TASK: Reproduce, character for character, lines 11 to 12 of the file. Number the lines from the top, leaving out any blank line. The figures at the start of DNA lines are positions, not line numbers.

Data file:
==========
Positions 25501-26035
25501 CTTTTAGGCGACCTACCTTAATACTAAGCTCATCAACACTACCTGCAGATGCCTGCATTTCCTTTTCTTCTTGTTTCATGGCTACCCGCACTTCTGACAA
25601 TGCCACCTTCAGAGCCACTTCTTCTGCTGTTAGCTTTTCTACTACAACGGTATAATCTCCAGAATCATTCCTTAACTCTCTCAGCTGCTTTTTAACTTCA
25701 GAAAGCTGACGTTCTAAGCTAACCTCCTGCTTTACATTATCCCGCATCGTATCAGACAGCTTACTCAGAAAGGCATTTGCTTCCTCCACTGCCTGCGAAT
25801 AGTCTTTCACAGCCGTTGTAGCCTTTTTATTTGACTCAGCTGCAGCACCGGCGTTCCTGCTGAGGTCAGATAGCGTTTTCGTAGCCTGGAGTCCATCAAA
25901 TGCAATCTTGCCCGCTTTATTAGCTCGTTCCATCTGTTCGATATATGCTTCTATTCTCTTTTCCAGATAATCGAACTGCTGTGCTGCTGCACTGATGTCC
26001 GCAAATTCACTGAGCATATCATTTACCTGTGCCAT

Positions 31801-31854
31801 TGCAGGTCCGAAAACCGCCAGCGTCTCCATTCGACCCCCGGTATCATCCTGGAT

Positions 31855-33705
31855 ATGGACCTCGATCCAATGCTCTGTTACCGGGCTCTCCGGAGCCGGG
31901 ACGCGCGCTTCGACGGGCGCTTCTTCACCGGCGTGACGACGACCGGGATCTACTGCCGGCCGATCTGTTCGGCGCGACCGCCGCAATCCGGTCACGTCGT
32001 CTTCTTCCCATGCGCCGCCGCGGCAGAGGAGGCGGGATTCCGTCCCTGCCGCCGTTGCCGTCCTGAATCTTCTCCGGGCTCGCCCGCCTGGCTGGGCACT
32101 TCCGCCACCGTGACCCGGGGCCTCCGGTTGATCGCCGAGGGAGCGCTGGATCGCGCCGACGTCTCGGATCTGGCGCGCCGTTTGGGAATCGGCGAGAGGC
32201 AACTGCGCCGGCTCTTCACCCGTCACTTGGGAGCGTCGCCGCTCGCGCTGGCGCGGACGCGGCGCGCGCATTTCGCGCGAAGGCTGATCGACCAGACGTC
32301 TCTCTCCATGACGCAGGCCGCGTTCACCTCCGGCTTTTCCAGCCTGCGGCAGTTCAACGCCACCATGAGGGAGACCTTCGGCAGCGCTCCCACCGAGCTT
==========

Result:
31855 ATGGACCTCGATCCAATGCTCTGTTACCGGGCTCTCCGGAGCCGGG
31901 ACGCGCGCTTCGACGGGCGCTTCTTCACCGGCGTGACGACGACCGGGATCTACTGCCGGCCGATCTGTTCGGCGCGACCGCCGCAATCCGGTCACGTCGT